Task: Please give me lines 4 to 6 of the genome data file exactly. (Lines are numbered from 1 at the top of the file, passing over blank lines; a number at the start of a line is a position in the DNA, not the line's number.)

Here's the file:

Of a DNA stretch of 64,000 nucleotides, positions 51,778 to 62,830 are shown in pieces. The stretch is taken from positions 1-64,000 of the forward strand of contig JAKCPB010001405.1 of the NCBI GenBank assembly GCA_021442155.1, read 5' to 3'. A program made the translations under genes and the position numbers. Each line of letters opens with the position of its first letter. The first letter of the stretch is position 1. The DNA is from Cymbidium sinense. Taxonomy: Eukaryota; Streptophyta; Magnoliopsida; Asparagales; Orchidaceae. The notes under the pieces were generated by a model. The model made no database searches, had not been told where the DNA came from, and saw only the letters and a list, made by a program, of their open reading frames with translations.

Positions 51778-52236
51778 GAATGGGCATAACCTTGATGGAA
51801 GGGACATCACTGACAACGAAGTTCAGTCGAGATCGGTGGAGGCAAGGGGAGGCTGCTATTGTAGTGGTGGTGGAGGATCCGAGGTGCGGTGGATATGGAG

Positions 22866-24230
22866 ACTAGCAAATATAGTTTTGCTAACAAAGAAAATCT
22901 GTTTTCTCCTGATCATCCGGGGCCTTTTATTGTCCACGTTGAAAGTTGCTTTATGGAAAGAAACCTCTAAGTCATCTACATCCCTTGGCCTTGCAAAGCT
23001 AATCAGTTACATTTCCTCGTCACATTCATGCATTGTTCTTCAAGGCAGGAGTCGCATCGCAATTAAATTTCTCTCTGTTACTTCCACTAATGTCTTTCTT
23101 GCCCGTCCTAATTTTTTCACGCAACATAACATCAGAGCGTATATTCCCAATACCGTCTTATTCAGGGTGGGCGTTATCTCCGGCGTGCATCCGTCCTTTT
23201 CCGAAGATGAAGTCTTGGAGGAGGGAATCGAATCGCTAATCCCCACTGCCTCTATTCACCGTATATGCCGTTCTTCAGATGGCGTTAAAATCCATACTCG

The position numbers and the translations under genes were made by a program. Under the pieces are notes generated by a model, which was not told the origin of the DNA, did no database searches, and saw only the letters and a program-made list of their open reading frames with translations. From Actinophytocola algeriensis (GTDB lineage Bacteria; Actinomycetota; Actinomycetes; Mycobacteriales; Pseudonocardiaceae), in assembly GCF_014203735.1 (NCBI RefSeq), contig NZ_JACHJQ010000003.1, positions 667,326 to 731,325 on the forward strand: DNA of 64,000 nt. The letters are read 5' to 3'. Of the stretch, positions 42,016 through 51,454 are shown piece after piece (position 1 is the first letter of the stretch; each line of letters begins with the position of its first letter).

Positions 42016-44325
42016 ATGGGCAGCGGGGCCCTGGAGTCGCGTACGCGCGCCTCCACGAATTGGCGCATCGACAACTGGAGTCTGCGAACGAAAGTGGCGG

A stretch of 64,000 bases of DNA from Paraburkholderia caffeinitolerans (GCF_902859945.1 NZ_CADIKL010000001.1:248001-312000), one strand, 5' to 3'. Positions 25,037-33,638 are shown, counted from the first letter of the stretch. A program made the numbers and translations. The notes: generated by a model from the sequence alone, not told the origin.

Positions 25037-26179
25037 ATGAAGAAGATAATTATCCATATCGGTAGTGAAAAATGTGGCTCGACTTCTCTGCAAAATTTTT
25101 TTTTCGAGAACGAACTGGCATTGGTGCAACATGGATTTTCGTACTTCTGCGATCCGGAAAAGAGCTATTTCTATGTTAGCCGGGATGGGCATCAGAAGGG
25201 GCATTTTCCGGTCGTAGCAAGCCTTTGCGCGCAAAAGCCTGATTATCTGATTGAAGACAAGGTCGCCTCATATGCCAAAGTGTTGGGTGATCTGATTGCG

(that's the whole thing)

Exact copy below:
51801 GGGACATCACTGACAACGAAGTTCAGTCGAGATCGGTGGAGGCAAGGGGAGGCTGCTATTGTAGTGGTGGTGGAGGATCCGAGGTGCGGTGGATATGGAG

Positions 22866-24230
22866 ACTAGCAAATATAGTTTTGCTAACAAAGAAAATCT